minimum requirements

Jerry McAllister jerrymc at
Mon Oct 9 11:41:55 PDT 2006

On Mon, Oct 09, 2006 at 10:00:11AM -0700, free bsd wrote:

> Thank you everyone for responding to my initial question.  
>   In hindsight I realize I worded my original inquiry inaccurately.  What 
> I am attempting to determine is how well or if ver 6.1 will work on a 4GB 
> hard drive with a Pentium 4 - 3.06GHz cpu and 1GB ram?  The machine has 
> a 232GB hard drive but I have another 4GB drive sitting around being 
> unused that I was thinking of adding to the machine to configure in a 
> dual boot setup with the 4GB drive being totally allocated to FreeBSD.  
>   However, before attempting that task I am trying to determine whether or 
> not it would be even feasible to use a 4GB drive to install v 6.1 or 
> should I use a larger drive to install the many of FreeBSD's features?  
> And if a larger drive how large of a drive would I need to utilize many 
> or any of its features without limiting myself to a bare bones setup?  
> Additionally, if the 4GB drive will work how limited would the 
> install/capabilities/features be?  
>   I am not at all opposed to using a larger drive but at the present time 
> do not have a clue as to what size drive I should use for the most 
> flexibility regarding type of installation options.

I think you probably have your answer from other responses - that it depends
on what you want to do with it.   If it is just to have a FreeBSD running
to look it over, 4 GB is plenty of space.   You could put on FreeBSD
and Xwindows and use a very basic windows manager like AfterStep or some
other very lean ones.   You could probably even get Apache on it and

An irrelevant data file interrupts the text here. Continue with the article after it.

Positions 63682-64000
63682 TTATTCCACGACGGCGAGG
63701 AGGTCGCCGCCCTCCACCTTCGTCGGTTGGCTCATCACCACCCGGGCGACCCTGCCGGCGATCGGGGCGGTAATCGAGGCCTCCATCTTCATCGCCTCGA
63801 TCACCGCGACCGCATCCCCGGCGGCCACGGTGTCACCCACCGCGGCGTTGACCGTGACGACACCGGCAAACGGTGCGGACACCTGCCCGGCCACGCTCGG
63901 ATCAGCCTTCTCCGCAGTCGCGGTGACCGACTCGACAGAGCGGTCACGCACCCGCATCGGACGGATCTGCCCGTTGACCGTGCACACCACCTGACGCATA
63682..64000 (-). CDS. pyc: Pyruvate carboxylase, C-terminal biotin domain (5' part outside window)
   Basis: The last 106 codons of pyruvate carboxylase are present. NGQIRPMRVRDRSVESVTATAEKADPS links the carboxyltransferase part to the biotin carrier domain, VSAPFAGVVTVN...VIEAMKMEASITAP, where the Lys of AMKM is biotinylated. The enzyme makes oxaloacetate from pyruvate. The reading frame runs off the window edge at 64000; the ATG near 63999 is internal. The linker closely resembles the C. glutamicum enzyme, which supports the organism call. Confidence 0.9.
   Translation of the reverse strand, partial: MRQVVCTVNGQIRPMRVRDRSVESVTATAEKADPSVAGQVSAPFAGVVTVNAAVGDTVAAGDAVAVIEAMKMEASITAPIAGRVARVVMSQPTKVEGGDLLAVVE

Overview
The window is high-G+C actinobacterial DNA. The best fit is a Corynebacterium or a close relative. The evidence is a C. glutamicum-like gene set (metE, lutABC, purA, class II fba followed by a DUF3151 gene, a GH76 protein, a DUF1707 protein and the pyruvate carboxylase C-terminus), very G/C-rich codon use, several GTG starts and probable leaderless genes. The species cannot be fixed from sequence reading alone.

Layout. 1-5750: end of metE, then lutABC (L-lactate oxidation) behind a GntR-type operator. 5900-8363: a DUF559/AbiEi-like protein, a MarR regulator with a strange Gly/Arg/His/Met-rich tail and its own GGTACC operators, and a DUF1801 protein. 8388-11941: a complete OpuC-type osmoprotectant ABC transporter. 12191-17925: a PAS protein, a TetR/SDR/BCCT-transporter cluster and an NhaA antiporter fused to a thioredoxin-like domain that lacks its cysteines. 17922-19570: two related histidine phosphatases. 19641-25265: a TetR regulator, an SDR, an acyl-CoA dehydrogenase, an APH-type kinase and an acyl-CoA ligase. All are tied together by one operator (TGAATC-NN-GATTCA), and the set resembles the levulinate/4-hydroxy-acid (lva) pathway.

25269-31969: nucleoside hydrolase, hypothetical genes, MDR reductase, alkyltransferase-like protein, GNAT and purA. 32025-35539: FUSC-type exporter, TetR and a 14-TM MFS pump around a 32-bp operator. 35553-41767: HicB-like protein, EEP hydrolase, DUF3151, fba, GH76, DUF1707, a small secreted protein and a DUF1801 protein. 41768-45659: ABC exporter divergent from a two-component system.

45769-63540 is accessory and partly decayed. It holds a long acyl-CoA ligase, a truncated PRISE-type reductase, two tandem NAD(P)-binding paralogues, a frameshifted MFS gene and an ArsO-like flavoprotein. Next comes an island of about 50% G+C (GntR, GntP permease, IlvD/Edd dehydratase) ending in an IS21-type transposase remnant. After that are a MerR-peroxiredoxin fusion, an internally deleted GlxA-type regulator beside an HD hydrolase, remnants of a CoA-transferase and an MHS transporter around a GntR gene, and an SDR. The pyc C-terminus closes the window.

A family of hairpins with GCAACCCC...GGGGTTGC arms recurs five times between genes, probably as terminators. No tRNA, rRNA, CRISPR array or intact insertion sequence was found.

maybe a browser.   But those would have to install from packages and
not a build from ports.    You would have trouble getting OpenOffice
on it, but maybe from the prebuilt package that is available from
  Grab the latest one.
But, you would not be able to build any of these with that little space.
Openoffice seems to take over 10 GB to do its build, for example.  Also,
you might get something like MySQL running, but would soon run out of
space for the database.

You could easily build the basic system, then put a big file system on
another disk and move some of the stuff that can grow big over there 
such as /usr/local, /usr/ports, /var/spool, /var/db, /var/log and make
symlinks to them as you need.   Also, you can put your web site over
in the big disk, just by changing a line in httpd.conf.

If you build on the small disk, I would still suggest making root
its own partition, as well as a reasonable sized separate /tmp and, 
of course, some swap space.  Although if you are just experimenting,
you could just make a swap and /tmp and leave everything else in root
it is better to keep root small in a real production system - in case
a recovery is needed.


>   -art
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